High-Frequency Electromagnetic Muscle Stimulation (HiFEM): Effects on Muscle and Subcutaneous Fat Ti

Before and after (HiFEM) procedure.

High-Frequency Electromagnetic Muscle Stimulation is a novel procedure based on magnetic stimulation of muscle tissue that innervates motor neurons. The resulting muscle contractions stimulate body contouring, additionally, it aids incontinence in both male and female patients. HiFEM also defeats the disadvantages of electric stimulation, which causes pain and burns. With the dual effect of both fat reduction and body shaping by targeting muscle tissue, this procedure offers a completely new approach to body contouring.

 

Lipolysis is a biological process that let the fats in the human body break down through enzymes and water. This occurs in the adipose tissue (fatty tissues) that provides cushioning in our body. HiFEM initiates lipolysis by an intracellular cascade reaction. This procedure includes the breakdown of triglycerides into free fatty acids (FFA) and glycerol. These molecules act as the primary source of muscle and metabolism. But the excessive amount of FFAs starts accumulating intracellularly in adipocytes and leads to their dysfunction. Therefore, the contractions provided during HiFEM results in increases adipose tissue blood flow, which stimulates blood flow, and finally, adipose tissue lipolysis. 

 

Although this procedure is directed towards body contouring on patients, as the muscles are stimulated for thirty minutes per session, the contractions on the muscle trigger increased muscle mass. This is due to the high overload of contractions which comes down to more than 20,000 times. HiFEM causes micro-injuries that are crucial for the hypertrophic response of the muscle in the treatment area. The muscle growth results in the activation of skeletal muscle satellite cells, which is due to the trigger of muscle protein synthesis. According to the article An overview of HIFEM Technology in body contouring, there has been minimal research or findings on the neural changes resulting to HiFEM. However, besides muscular adaptation, motor neurons may cause neural adaptations resulting in increased motor unit synchronization.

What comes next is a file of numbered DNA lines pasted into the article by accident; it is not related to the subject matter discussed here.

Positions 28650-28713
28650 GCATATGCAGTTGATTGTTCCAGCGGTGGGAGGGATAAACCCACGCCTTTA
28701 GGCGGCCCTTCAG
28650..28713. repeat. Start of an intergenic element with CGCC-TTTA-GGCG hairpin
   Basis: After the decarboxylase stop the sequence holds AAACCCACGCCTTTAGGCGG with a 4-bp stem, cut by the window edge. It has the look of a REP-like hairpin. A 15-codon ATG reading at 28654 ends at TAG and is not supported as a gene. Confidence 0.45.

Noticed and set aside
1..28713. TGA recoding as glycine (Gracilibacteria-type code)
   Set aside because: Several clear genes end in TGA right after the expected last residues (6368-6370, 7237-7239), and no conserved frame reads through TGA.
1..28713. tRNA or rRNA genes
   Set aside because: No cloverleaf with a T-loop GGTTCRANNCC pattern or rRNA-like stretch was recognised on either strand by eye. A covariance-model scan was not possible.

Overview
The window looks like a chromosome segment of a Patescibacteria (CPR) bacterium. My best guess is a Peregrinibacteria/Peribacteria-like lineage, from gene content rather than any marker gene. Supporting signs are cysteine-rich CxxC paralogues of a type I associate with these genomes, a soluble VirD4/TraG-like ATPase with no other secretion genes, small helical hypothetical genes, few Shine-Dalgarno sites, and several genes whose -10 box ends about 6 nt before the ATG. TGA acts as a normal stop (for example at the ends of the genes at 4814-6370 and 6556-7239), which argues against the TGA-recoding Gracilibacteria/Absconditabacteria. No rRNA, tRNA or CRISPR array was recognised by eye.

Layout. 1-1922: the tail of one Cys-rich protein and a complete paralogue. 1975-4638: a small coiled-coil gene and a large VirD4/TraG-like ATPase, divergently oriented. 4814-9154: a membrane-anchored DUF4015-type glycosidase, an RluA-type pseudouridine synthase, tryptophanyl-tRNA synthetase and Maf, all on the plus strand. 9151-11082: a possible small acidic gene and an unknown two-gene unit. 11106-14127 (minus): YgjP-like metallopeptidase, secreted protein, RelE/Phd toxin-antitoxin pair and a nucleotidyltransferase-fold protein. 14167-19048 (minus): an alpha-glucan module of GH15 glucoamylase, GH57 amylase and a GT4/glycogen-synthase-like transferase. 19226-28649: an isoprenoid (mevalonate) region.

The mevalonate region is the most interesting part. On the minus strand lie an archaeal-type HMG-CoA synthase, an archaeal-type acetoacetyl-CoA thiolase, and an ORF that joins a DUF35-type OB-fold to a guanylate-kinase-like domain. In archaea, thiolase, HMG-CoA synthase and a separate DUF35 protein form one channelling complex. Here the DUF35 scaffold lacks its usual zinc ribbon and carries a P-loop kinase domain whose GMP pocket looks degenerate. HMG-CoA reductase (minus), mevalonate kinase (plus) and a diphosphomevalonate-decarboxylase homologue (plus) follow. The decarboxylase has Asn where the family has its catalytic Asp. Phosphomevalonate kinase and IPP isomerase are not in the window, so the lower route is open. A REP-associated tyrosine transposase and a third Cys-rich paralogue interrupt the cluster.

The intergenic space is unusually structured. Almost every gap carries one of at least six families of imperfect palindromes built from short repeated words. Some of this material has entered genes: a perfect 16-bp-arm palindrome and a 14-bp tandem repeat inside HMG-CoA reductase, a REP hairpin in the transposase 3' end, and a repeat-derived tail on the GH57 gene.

Dr. Brian Kinney, MD, a renowned plastic surgeon at Beverly Hills led clinical research on Emsclupt’s HiFEM technology and concluded that “the mechanism (of the technology) affects both muscle and fat cells.” Additionally, there has been other clinical research going on based on this novel procedure. Incredibly, this treatment doesn't hurt compared to its surgical or minimally-invasive counterparts. There is no downtime or pre/post care necessary. And results can be seen in four total treatments. 

 

US National Library of Medicine follows a study High Intensity Focused Electromagnetic Therapy Evaluated by Magnetic Resonance Imaging: Safety and Efficiency Study of a Dual Tissue Effect Based Non-invasive Abdominal Body Shaping discusses the MRI scans that proves that the application of HiFEM technology on the abdomen can cause simultaneous changes in the abdominal tissue. This procedure has a lipolytic reaction on fat tissue adjacent to the muscle contractions. Moreover, the MRI scans show that the visual reduction of the adipose tissue is not observed until 2 months after the treatment, and thus results in a lasting reduction in the fat. 

 

If you have further question`s about HiFEM technology or want to schedule a consultation, call our office at (609) 587-9944 or e-mail us at info@sleep-wellness.org  

 

References

https://onlinelibrary.wiley.com/doi/10.1002/der2.24 

 

https://link.springer.com/article/10.1007/s12631-020-00220-2 

 

https://www.ncbi.nlm.nih.gov/pmc/articles/PMC6585690/ 

 

https://modernaesthetics.com/articles/2018-july-aug-insert/paradigm-shift-the-science-behind-emsculpts-hifem-technology-for-reducing-fat-and-building-muscle 

Author
Anuva Nabiha Anuva is a Boston University undergraduate studying neuroscience in the premedical track. She believes in the importance of mental health in the healthcare system and wants to focus on overcoming the bias against BIPOC in medical science.

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